Numb now, she got Antonio out of the carrier and started walking back toward the crashed man and motorcycle.
As I left the repair shop, I was thinking, So, what really are my options? Put a used engine in a minivan I really don’t much like?
At least, I still had my Harley and a freak warm spell this late in the year. The new job looked like it might work out. I certainly owed my wife some stability. And suddenly, my reasonably new minivan had sucked a piston.
The motorcycle was a joy to ride on this bright, sunny day, though. I’d made a few modifications to the engine and electronics, and I could view the current situation as a dancing lesson from God.
I was riding over to Excelsior Springs to check on a truck a friend was selling from his used car lot.
The 210 highway is two lanes, freshly resurfaced, completely smooth and unusually straight for a rural highway in this area. I was cruising along easily maybe sixty-five or seventy occasionally passing cars in light traffic.
I remember I was passing a ragged sedan when it suddenly veered into me for no apparent reason. I came down hard on the rumble strip, felt something snap in my chest and I started bouncing. The next memory, there were people gathered around me. A woman was cradling my head and trying to find a pulse. A serious looking man was putting away his phone and said something about an ambulance. Another woman, a horrified looking Mexican, was kneeling next to me, a baby on her hip and blood on her mouth. The baby was beautiful, and I reached up and touched his hand. Then there was nothing.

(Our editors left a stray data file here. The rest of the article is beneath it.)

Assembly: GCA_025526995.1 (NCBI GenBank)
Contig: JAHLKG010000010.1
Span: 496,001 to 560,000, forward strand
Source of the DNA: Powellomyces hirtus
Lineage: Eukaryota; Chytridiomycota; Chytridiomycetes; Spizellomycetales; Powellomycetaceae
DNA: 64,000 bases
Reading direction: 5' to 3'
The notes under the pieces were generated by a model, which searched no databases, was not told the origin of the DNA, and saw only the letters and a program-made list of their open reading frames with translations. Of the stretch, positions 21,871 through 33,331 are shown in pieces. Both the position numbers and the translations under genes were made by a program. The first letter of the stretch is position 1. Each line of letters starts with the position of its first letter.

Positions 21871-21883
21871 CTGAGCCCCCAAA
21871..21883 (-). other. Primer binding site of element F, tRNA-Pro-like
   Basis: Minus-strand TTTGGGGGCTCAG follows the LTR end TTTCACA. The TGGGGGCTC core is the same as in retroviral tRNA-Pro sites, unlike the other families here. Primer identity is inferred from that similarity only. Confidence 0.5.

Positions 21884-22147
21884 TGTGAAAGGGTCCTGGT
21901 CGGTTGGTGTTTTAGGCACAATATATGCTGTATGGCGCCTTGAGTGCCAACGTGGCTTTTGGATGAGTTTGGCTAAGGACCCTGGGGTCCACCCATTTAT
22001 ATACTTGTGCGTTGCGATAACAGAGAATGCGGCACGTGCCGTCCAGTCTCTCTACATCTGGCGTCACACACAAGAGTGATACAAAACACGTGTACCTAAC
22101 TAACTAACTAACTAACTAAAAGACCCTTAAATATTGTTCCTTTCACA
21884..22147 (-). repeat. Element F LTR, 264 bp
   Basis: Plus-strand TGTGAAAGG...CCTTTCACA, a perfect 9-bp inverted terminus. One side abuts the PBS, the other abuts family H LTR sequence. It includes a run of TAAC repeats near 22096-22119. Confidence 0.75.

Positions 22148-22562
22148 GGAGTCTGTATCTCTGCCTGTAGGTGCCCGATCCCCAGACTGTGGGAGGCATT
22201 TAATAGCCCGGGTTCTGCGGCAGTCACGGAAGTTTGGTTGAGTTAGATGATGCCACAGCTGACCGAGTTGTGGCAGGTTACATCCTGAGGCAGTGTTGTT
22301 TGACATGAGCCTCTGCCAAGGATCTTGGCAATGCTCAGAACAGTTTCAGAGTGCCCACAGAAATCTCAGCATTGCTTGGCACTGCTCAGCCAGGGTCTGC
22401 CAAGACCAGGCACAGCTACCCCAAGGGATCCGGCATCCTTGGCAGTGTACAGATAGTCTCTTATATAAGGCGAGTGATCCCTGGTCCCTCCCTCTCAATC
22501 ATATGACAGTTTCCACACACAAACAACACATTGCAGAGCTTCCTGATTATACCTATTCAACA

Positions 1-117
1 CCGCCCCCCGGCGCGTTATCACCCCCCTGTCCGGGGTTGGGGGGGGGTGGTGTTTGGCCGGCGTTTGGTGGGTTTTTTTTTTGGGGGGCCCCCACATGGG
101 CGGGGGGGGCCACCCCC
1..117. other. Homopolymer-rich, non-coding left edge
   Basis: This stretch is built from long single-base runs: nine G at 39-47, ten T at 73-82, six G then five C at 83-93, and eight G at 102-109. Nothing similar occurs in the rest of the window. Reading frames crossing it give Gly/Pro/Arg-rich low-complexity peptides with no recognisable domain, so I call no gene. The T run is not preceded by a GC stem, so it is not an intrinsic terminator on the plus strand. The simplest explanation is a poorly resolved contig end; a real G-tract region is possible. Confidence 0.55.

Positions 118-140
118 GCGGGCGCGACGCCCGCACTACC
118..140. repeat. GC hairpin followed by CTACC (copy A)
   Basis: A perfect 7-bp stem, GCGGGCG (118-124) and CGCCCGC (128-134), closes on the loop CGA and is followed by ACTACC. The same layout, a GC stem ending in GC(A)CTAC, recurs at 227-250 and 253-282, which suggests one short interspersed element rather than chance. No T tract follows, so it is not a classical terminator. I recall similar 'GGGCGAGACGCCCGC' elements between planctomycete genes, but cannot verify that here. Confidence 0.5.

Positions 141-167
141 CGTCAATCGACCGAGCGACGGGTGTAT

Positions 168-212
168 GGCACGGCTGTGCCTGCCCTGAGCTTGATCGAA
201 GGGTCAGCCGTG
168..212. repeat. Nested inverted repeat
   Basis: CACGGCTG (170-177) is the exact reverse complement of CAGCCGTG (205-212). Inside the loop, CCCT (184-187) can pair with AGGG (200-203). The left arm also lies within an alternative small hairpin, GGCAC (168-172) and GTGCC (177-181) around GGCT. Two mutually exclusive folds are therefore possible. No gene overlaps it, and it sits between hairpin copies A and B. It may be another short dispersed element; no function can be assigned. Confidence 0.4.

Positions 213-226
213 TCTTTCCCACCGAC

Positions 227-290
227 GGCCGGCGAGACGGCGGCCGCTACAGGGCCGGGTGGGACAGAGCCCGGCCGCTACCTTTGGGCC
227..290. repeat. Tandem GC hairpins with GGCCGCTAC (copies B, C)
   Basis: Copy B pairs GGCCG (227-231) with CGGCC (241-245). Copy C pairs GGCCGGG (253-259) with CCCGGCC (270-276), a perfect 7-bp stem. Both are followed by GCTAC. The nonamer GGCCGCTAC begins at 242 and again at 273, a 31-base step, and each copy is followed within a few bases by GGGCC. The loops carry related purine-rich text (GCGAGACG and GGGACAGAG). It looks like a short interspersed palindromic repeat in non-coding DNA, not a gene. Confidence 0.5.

Transcript from a witness, Max Bristow, interview (Chief, Pleasant Valley Fire Department):
None of it made any sense. I was off duty, heading east on two-ten in my personal vehicle, hoping to get home in time for kick off. I was pacing the motorcycle approximately one hundred yards behind, wishing I still had one like it. The weather was clear, just a bright beautiful day, completely unexpected.
The sedan was moving relatively slowly, doing forty-five or Fifty miles per hour in the right-hand lane. The motorcycle had his turn signal on as he began to pass, when she veered into the bike. The rider was thrown from the bike almost immediately when the bike hit the recut rumble strip and he came down hard in the drainage ditch.
I stopped immediately and went to assist. Peggy Green, a nurse from North Kansas City Hospital, also stopped and began rendering first aid as I called 911. The driver of the sedan, a young Hispanic woman, voluntarily stopped and joined us. She was carrying an infant and appeared to be in a state of shock. She did not appear to be intoxicated or impaired in any way.
The motorcyclist was conscious but was not coherent. He was lying flat on his back. He mumbled something about love. He then reached out and touched the infant’s hand. The baby giggled and the man abruptly died.
Like I said, none of it made any sense.